Japan‘s economic output shrank at a stunning annual rate of 12.7 percent in the fourth quarter, the steepest decline in 35 years and a harbinger of a worsening global slowdown.
The world’s second-largest economy delivered its gloomy news Monday, two days after the finance chiefs and central bankers from the Group of Seven industrialized democracies fretted over the “financial turmoil” that has engulfed them. G-7 policymakers concluded their two-day meeting in Rome without a specific plan to address the world’s worst financial crisis since the Great Depression.
The G-7 meeting commenced shortly after the European Union reported that the gross domestic product of the 15-nation eurozone plummeted at an annual rate of 5.9 percent during the October-December period. It was the steepest decline since the eurozone started compiling GDP records in 1995.
The German economy, by far the eurozone’s largest, plunged at an 8.1 percent rate. It was Germany‘s sharpest downturn since 1990.
Earlier, Britain reported that its economy declined at a 5.9 percent rate during the last quarter of 2008, its biggest contraction since 1980. The Confederation of Business Industry predicted Monday that Britain’s economy would decline by 3.3 percent in 2009, nearly double its November estimate.
The U.S. economy, which entered a recession in December 2007, declined by 3.8 percent during the fourth quarter. It was its biggest quarterly contraction since 1982.
Asian and European stock markets did not welcome the news.
In London, the FTSE 100 lost 1.3 percent Monday, while France’s CAC 40 shed 1.2 percent, and Germany’s DAX gave up 1.1 percent of its value. Italy’s S&P/MIB index was down 1.8 percent.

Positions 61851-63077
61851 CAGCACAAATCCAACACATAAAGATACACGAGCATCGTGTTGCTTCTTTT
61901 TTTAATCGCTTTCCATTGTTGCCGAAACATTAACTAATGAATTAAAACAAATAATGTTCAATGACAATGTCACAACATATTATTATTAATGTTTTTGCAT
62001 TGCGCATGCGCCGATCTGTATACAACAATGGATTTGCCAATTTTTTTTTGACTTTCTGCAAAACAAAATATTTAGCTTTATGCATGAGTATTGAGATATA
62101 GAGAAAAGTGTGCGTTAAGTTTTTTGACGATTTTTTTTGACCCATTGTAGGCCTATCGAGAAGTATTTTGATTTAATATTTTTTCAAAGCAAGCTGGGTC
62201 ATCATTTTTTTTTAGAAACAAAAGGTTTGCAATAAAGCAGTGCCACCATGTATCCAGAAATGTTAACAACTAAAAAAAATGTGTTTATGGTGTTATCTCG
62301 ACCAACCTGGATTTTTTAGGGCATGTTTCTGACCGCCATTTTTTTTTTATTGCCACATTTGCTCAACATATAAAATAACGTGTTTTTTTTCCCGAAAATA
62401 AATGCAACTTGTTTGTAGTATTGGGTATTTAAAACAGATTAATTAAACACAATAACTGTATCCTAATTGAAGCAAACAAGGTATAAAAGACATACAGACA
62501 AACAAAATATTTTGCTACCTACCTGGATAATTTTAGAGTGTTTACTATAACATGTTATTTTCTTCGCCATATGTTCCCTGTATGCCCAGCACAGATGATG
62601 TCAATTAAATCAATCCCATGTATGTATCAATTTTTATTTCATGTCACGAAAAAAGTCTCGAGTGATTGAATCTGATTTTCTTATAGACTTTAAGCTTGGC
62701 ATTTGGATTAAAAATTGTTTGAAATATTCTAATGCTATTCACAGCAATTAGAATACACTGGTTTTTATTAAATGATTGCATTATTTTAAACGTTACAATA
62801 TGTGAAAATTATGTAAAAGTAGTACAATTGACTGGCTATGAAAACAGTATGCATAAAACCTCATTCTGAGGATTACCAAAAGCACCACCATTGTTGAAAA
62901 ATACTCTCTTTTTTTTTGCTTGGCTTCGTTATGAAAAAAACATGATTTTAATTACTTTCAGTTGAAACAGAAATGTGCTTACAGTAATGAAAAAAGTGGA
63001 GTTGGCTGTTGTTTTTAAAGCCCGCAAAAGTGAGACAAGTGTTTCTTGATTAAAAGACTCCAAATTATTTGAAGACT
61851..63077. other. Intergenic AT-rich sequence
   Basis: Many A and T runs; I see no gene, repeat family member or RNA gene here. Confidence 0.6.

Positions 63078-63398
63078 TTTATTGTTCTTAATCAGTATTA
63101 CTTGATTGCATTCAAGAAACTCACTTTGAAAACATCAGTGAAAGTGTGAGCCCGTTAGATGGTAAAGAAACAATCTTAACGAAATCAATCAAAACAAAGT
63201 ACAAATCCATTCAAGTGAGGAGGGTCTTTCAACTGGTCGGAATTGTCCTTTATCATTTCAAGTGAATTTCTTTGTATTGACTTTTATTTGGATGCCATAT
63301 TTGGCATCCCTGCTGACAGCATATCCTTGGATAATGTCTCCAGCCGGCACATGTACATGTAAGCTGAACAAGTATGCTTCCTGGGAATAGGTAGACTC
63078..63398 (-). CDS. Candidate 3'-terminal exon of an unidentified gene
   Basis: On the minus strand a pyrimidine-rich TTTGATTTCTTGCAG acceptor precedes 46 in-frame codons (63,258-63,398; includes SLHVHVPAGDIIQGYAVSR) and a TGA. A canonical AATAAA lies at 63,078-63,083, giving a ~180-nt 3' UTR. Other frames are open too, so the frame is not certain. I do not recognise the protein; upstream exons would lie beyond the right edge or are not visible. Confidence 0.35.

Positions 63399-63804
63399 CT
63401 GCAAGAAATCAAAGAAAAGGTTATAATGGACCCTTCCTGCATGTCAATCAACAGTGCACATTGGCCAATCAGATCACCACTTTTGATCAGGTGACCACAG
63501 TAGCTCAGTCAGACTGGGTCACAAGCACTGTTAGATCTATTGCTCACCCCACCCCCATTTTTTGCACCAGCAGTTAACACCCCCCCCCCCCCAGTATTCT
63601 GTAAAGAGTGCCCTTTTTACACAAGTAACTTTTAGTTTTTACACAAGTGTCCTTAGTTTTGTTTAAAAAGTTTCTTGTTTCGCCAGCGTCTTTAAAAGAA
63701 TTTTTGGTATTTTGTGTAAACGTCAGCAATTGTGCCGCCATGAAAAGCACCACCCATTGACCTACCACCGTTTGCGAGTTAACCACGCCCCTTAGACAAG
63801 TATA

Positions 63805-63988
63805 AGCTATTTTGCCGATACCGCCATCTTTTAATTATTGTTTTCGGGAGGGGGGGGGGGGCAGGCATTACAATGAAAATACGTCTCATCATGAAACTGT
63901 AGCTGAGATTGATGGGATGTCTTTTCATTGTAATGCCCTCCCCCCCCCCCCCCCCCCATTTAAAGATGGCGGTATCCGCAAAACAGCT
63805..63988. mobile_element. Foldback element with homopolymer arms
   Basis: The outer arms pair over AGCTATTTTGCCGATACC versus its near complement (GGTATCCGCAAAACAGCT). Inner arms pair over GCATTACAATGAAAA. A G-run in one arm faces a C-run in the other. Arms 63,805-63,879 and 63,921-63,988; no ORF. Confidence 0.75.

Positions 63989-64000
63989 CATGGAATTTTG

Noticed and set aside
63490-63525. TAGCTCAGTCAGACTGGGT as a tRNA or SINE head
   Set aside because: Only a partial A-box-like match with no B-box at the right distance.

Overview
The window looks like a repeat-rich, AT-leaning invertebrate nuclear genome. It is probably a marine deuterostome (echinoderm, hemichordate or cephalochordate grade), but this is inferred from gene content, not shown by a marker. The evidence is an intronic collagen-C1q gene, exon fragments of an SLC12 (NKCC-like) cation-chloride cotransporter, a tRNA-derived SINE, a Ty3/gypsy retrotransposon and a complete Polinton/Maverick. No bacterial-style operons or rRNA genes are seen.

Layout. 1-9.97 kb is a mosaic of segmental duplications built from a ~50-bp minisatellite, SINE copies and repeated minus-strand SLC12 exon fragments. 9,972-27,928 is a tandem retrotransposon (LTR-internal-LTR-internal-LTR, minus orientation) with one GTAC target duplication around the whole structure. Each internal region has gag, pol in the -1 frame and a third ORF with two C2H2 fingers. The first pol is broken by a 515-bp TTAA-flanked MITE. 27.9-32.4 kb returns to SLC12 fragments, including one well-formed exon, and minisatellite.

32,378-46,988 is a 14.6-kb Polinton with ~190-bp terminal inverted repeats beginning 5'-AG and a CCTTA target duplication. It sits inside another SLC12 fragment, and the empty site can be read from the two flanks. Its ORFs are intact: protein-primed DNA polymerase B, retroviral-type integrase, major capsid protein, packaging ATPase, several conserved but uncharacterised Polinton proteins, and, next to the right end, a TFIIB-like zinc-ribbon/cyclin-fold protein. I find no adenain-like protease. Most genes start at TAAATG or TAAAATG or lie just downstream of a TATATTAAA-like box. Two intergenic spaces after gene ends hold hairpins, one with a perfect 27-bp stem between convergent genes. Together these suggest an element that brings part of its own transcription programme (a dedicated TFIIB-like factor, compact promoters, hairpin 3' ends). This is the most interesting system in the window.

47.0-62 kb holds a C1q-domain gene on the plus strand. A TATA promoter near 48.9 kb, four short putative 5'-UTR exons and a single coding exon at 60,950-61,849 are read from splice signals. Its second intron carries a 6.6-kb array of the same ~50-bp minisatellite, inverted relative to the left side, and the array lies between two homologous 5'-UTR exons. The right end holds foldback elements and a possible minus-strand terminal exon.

Japan’s Nikkei 225 Stock Average, which has plunged nearly 50 percent from its 52-week high, declined by another 0.4 percent Monday. The index is down 13 percent this year, slightly more than the 11 percent decline in the Dow Jones Industrial Average in 2009. U.S. markets were closed Monday in observance of Presidents Day.
Japan’s economy is still in free fall. The Japanese Research Institute projected Monday that first-quarter output could decline at an annual pace of 20 percent from the fourth quarter’s dismal performance. Toyota, the world’s largest auto company, said it would slash domestic output by 54 percent during the first quarter.
“There is no doubt that the economy is in its worst state in the postwar period,” Economic and Fiscal Policy Minister Kaoru Yosano said Monday. “The Japanese economy, which is heavily dependent on exports of autos, electronics and capital goods, has been severely hit by the global slowdown.”
“One of these days, Japan will wake up to the fact that subsidizing exports to the United States is no way to ensure long-term economic growth,” said Peter Morici, a business professor at the University of Maryland and a former chief economist at the U.S. International Trade Commission.
It’s not just Japanese exports that are falling. The International Monetary Fund recently projected that the volume of international trade would decline by 2.8 percent in 2009. The IMF also predicted that output of advanced economies would shrink by 2 percent this year, marking the first such contraction during the postwar period.
The G-7 countries, which produce about two-thirds of world output, include the United States, Japan, Germany, Britain, France, Italy and Canada.